In terms of value, they reviewed the analytics to measure against their objectives, such as engagement, did the conversations continue beyond the event, or was the conversation at a deeper level.
I authored a guest post on “Using Social Media to Drive Virtual Tradeshow Leads” for It’s All Virtual, an influential blog exploring virtual events and environments. In my post, I highlight key strategies on how you can leverage social media:
1. Identify influencers
2. Engage in conversations
3. Advertise Socially
4. Share Freely
5. Measurement and Tracking
I conclude my post by stating:
One word of warning is to first research and evaluate before plunging in with a social media marketing program, especially when contacting individuals and bloggers or participating in online discussions. While social media marketing takes time and effort, when done well, the results can be spectacular!
What has worked for you?
When you click on these links from Twitter.com or a Twitter application, Twitter will log that click. We hope to use this data to provide better and more relevant content to you over time.
This signals more than providing protection against malicious content (which is important) and to provide better content for users. Rather, by “logging the click,” I see this as part of Twitter’s continued efforts to provide value-added services and data tracking for corporations:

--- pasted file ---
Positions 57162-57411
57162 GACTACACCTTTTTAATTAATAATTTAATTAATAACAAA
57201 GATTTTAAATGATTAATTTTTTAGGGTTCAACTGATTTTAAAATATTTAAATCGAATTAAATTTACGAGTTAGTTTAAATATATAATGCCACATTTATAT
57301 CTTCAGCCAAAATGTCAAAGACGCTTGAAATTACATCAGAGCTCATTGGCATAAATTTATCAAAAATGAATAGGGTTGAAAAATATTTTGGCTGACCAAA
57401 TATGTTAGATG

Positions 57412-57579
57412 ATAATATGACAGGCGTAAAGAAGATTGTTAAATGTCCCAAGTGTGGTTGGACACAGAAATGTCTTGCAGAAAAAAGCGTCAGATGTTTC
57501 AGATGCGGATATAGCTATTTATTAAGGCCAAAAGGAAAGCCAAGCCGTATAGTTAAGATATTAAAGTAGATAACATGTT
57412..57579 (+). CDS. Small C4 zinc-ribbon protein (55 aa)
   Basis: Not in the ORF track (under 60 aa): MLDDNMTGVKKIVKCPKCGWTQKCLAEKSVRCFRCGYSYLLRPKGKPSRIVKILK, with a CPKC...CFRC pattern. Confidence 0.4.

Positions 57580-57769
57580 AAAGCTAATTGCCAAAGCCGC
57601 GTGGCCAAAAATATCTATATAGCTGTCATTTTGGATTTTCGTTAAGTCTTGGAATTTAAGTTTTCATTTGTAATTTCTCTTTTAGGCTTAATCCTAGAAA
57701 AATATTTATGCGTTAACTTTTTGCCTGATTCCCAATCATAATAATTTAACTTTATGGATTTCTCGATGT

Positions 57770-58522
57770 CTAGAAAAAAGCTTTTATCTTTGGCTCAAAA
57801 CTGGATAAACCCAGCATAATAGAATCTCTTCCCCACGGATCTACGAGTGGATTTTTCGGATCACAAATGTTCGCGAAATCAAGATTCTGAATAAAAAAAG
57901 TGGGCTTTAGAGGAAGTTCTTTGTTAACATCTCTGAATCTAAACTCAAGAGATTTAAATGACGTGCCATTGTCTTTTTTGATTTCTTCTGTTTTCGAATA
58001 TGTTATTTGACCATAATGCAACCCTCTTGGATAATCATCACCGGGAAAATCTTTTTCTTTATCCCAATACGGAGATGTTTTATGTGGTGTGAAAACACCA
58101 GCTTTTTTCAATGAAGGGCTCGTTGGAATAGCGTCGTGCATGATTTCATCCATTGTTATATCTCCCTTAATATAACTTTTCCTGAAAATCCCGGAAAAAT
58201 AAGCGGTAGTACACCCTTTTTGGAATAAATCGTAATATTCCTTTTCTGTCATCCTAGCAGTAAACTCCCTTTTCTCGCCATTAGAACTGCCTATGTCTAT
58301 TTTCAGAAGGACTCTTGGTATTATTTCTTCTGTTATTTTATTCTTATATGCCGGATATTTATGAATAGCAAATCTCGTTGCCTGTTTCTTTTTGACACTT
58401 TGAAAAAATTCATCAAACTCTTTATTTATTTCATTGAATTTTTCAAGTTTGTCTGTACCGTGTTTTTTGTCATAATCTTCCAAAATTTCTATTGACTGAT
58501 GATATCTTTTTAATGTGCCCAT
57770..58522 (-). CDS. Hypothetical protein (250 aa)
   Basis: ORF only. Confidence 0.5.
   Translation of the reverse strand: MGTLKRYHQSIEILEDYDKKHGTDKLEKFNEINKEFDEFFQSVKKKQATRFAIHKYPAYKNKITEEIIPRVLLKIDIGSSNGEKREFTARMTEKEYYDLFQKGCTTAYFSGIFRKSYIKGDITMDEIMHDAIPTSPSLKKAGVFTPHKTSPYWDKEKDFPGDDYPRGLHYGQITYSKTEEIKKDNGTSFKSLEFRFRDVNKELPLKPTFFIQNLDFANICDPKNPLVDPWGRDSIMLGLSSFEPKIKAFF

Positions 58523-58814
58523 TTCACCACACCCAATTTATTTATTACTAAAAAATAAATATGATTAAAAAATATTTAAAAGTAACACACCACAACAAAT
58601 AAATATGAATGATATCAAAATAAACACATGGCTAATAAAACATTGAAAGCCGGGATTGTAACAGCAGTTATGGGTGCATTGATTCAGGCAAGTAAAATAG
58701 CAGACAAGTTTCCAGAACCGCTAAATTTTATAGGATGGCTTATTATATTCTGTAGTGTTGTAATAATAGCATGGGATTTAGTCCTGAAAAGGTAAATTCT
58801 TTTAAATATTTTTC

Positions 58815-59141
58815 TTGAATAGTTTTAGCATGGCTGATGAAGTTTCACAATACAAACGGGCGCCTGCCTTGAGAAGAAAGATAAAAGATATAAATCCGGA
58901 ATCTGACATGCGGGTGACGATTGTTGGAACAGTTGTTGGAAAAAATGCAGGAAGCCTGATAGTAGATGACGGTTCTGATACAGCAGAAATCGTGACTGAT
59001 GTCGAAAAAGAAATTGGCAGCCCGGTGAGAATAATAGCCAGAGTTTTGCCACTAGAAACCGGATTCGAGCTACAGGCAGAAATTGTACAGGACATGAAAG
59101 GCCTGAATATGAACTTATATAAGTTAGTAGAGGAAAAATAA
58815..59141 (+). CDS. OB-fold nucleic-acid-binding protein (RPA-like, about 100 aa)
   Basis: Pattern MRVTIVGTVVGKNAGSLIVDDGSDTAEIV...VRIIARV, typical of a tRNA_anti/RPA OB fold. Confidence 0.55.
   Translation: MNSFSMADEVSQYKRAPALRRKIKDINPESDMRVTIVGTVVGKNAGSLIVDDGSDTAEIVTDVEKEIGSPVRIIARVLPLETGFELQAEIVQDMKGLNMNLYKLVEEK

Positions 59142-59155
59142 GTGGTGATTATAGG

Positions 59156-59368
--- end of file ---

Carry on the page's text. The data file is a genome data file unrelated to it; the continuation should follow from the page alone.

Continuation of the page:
1. Measurement and Analytics: The click-through rate will help with Twitter’s “Resonance” rating. While the resonance rating is part of Twitter’s Promoted Tweets campaign, there is value to provide companies – small, medium and large – access to this data, similar to a Google Analytics dashboard. Maybe Twitter can provide an entry-level offering with minimal information and then charge for for more analytics and optimization options.
2. Content Creation: One type of intelligence is understanding how your audience consumes and distributes the content. By analyzing these patterns, you can gain insight into the types of content that your audience is seeking. You can then develop a content strategy to reach and connect with your tareted audience segments.
3. Influencer Relations: By combining Twitter’s retweet information with the t.co click-through data, you can better identify influencers within your social graph. These would be individuals whose followers not only retweet content but also takes action via click-through information.
I’m curious to see what future developments will be introduced (or maybe acquired) by Twitter to enable individual and corporate brands to optimize their presence on Twitter. And whether or not these services are complimentary or competitive to companies like Radian6. What do you think? Anything I’m missing?
In a recent report by Jeremiah Owyang of The Altimeter Group, The 8 Success Criteria for Facebook Marketing, the group highlighted the need to set community expectations as a key component for success in Facebook marketing. I think this is not just for Facebook but something to consider as part of your social media strategy. Furthermore, this extends beyond your external audience but also should be shared with employees and supported by your executives.